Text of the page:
Originally Posted by Mom of Franz
Well it's not really shock, but I'm really mad. Just got a bill from my recent stay at NYU Medical Center...well as they say "This is not a bill", and it isn't since my insurance will pick up 100%. But of course I DO PAY. However, for 6 days in the hospital, on a psych unit, meaning no fancy tests, IVs or special care, the bill is $19,000.00. Now if I didn't have insurance I guess I would be suicidal, huh? I've only been in the hospital once before for minor hand surgery and never saw a bill as I was an employee there, so I don't know how much that was. But I am sick and tired of the ever increasing cost of health care.
I pay our of pocket $130.00/month for meds, my Dr gives me samples when he can. However if I did not have insurance it would cost me $920.00/month. I'm not just mad for me, but for those worse off than me, the poor and the elderly. The poor, who aren't "poor enough" to qualify for medicaid.
And I'm sorry to make this political, and I am NOT an isolationist by any means, but we are traipsing through a country now (Iraq) without much of a plan in a culture that in my view, will not accept democracy and spending billions. Yet here at home, we have thousands upon thousands of homeless and poor. NYC has 17,000 homeless children alone, what is wrong with this country. I am sick of the insurance companies, the pharmaceuticals, the lobbyists and the politicians. Okay sermon over.
This is a bit more convoluted than it seems as well. The $19,000
very likely represents "gross charges", which are in the hospital's billing system for every single thing that they do. They are there to some degree to show resource use among different types of hospitalizations. If you have insurance, at least in NYS, they don't represent what the insurance company pays, at all. I would be surprised if they paid the hospital much more than $1,000 a day. Most insurances companies in NYC (other than Medicare and Medicaid) negotiate per diem rates, which are all inclusive of everything done, with the exception of things like expensive implants, get added onto the bill. Insurance companies however, as well as the Medicare program which pays on its on system, will still tell you that they 'covered' the high charge number on your explanation of benefits. "Covered", not paid.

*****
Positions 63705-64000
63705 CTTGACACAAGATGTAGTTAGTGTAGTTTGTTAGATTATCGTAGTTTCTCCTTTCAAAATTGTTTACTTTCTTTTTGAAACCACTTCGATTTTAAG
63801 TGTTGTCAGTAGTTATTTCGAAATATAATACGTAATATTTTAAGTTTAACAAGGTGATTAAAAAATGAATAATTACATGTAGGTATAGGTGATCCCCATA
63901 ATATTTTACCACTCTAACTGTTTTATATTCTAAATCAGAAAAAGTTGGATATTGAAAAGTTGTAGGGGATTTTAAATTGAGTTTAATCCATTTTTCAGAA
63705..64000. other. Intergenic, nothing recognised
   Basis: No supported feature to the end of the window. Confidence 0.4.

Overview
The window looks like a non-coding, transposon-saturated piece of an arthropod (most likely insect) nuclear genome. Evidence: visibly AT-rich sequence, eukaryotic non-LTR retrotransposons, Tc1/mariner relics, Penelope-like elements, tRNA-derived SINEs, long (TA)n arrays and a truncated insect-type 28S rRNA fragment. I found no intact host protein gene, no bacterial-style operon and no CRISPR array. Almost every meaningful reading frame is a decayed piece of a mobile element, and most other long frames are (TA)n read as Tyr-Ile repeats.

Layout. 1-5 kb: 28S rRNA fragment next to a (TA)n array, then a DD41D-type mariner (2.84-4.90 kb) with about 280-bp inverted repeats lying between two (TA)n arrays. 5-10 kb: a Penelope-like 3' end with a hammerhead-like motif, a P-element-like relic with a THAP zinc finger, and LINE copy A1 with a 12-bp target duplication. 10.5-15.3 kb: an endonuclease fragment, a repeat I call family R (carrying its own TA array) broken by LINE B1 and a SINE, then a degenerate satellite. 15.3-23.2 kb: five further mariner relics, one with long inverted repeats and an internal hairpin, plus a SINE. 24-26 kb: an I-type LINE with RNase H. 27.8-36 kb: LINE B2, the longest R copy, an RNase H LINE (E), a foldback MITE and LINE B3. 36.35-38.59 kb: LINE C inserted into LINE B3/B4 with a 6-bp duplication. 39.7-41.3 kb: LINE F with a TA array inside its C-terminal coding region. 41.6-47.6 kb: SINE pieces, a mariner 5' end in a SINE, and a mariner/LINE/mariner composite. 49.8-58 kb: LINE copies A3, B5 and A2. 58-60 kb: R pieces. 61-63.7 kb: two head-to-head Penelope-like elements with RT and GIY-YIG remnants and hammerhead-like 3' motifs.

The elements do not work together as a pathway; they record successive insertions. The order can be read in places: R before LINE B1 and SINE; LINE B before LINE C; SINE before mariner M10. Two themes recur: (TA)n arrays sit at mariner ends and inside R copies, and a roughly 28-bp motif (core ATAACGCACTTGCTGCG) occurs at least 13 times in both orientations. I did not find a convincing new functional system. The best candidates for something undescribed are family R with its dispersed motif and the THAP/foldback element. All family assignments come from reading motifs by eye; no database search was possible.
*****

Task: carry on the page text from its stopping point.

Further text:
Prior to the late 1990's, NYS did not allow insurance companies to negotiate rates for inpatient care. Blue Cross & Medicaid paid a calculated cost-based rate, which varied by hospital based on its costs not its charges. Commercial insurance companies (Prudential, Aetna etc) paid 113% of the Blue Cross rate. Uninsured patients were charged 120% of the commercial insurance rate, or charges, if they were lower. When the insurance companies were allowed to 'discount', beginning in the late 1990's, they paid less (and still generally do) than Medicaid does to hospitals here. (I'm not referring to physician fees here, just hospital payments.)
That was bad enough, in terms of the uninsured patients, but nowadays, patients with no insurance are simply billed 'charges' which generally bear no strong relationship to cost, because they are an artifact of an old system, where charges were not used for billing purposes. I was curious to read recently that Eliot Spitzer was looking into these practices (similar to a class-action lawsuit which has just been filed in the midwest) since at least in the not-too-distance past, the higher amounts billed to uninsured patients were legislated by state law.
Way back when, before so many people became working-uninsured, as well as people who lost insurance because they lost their jobs, the 'theory' behind charging a 'self-pay' patient more was that if you were poor, you qualified for Medicaid, so otherwise, you were just opting to take the risk of not paying for insurance today, which you might not regularly use. That of course was before it cost more to insure a family than many of the working uninsured make, and the 'self-pay' person was viewed as more likely to be someone from South America flying (legally) to NYC for specialized care. It was also before many states made significant changes in Medicaid eligibility, which either eliminated recipients or reduced the period of eligibility.
My personal view is that we are not likely to have universal healthcare in the US for a long time because no one wants to take on the insurance industries. There is a large amount of money which stays in the insurance companies when premiums are made, for payments to shareholders and bottom-line profits. In addition to the politicians who don't give a rats-patootie about the uninsured, I think they are also afraid of what will happen in the financial markets.
Reining in the pharmaceutical companies is another matter. The other day, I was in an MDs office listening to an insurance rep invite his office staff out to dinner (not the MD) at a local steakhouse. I paid almost $1,000 in drug co-pays last year. I'm glad to know that people are at least eating well on that.
Sorry to be so long winded!